Nicholas Day Saves the Umpqua Indians

The following story appeared in the Oregonian in 1900. Nicholas Day was an Indian agent who was hired by Joel Palmer to manage the Umpqua Indians. Day took his job seriously at a time when there was much unrest in the region. The Rogue River Indian war was raging through southern Oregon with many settlers killed. The military force is a command of volunteer militia under the Oregon Territorial government who were activated and ordered to go to Rogue River to assist in the defense of the settlers in the region. During this period there were many feelings expressing in … Continue reading Nicholas Day Saves the Umpqua Indians

Soc-te-la Chief of the Luckimute Kalapuya People

The following section of a letter to General Joel Palmer details that at least one chief Soc-te-la knew they were to remove and was working to gather his people in preparation for such a move. It is unclear from the letter which tribe Soc-te-la belongs to and the letter mentions the Umpqua and Siletz rivers. “Hayden Hall, August 16th 1855, I am again importuned to write you a letter for Soc-te-la, he informs me he has been very diligent since he last saw you, in hunting his wandering people, preparatory to take a final leave of this valley agreeable to … Continue reading Soc-te-la Chief of the Luckimute Kalapuya People

Fishery Politics with the Yakima Reservation Peoples: 1890s

Chilluckittequw: In what was to become Skamania County, the first residents called themselves Chilluckittequw (Ruby and Brown) and they lived along the rivers that drained into the Columbia between Beacon Rock and about Hood River. They spoke a language later classified as the Upper Division of Chinookan and could communicate with other tribes that lived along the Columbia from The Dalles to the mouth at the Pacific. Explorers Lewis and Clark (1805) called them the Smock-shops and other observers dubbed them Sahellellah, Shahala, Ninuhltidihs, and Kwikwuilits. American settlers named them the Cascades. ( Context The Cascades/Watlala peoples of the middle … Continue reading Fishery Politics with the Yakima Reservation Peoples: 1890s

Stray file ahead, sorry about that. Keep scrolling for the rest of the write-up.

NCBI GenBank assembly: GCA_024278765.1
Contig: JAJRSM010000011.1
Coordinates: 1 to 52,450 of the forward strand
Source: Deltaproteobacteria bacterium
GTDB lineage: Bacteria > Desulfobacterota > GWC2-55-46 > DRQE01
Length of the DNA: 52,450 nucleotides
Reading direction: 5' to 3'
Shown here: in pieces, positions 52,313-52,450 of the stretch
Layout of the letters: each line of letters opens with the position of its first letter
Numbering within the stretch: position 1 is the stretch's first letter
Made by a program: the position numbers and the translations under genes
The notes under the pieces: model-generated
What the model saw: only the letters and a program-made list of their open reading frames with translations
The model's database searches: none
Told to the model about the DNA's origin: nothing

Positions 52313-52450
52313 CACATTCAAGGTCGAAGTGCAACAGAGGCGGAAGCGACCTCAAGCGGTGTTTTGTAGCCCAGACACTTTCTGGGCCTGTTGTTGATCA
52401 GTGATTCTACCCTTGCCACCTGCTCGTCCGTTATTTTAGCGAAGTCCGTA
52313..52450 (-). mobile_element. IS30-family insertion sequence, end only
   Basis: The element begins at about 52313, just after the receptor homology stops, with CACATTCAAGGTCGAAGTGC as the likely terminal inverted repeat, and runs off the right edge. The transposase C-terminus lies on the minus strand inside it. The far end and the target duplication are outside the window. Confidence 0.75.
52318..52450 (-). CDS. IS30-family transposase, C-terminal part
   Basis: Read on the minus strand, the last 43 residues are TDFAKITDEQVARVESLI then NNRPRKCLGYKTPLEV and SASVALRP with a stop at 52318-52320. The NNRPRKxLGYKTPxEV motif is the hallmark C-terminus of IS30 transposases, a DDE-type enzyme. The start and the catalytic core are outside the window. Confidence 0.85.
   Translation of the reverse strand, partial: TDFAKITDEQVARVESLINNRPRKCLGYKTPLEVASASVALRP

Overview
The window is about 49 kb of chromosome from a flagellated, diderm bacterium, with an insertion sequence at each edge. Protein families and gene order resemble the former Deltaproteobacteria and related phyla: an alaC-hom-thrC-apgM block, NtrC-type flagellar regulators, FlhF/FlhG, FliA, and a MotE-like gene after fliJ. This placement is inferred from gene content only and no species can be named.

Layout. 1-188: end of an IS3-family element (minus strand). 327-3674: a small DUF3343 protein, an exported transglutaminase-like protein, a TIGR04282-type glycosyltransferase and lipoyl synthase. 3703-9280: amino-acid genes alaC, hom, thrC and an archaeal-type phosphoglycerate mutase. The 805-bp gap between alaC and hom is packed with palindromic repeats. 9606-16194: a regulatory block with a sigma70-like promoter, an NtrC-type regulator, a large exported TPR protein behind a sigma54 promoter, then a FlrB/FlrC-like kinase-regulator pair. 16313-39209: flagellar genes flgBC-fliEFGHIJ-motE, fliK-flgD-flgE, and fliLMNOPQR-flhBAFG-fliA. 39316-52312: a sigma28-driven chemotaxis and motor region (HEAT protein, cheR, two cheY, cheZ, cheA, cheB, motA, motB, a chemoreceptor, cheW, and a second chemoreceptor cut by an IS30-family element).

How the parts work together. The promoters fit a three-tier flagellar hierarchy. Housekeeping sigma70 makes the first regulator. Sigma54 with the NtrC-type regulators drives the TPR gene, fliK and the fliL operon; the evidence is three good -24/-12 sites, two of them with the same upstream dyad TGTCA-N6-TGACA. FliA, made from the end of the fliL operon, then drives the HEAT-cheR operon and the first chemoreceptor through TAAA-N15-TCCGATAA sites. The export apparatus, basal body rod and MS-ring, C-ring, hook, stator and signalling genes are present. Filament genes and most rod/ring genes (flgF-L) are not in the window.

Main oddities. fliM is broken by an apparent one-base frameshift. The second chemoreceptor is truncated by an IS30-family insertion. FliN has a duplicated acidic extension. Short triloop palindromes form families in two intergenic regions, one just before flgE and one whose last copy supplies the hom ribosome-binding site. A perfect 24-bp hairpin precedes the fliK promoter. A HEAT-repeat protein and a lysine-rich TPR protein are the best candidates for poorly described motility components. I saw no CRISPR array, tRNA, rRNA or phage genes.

The Temporary Cow Creek Umpqua Reservation

The Cow Creek Umpquas were a Takelman speaking tribe of native peoples related to the Takelma peoples of the Rogue River Valley. The Cow Creek peoples resided in the Cow Creek watershed and parts of the southeastern Umpqua Valley. In 1853, Joel Palmer wrote the first treaty of all Oregon tribal treaties to be eventually ratified by the United States Congress. Palmer, in 1853 was still attempting to get all of the western tribes to move to the Umatilla region of Eastern Oregon. However, the tribes were not accepting of such a drastic move and declined, forcing Palmer to arrange … Continue reading The Temporary Cow Creek Umpqua Reservation

The 1855 Umpqua Reservation Census

Some recent census research revealed a census I had not yet analyzed. Luckily, a brief search of my records found that I had previously collected the census, enabling some efficient analysis. I was looking initially at a “1960” Census of Calapooia and Umpqua Indians on the Grand Ronde reservation. It still unclear what this 1960 census is yet. I think it is a Indian Claims roll for descendants of these two tribes who may be eligible for payments. The Grand Ronde tribe was terminated in 1954-1956 and so in 1960 all members were terminated Indians, but there was at least … Continue reading The 1855 Umpqua Reservation Census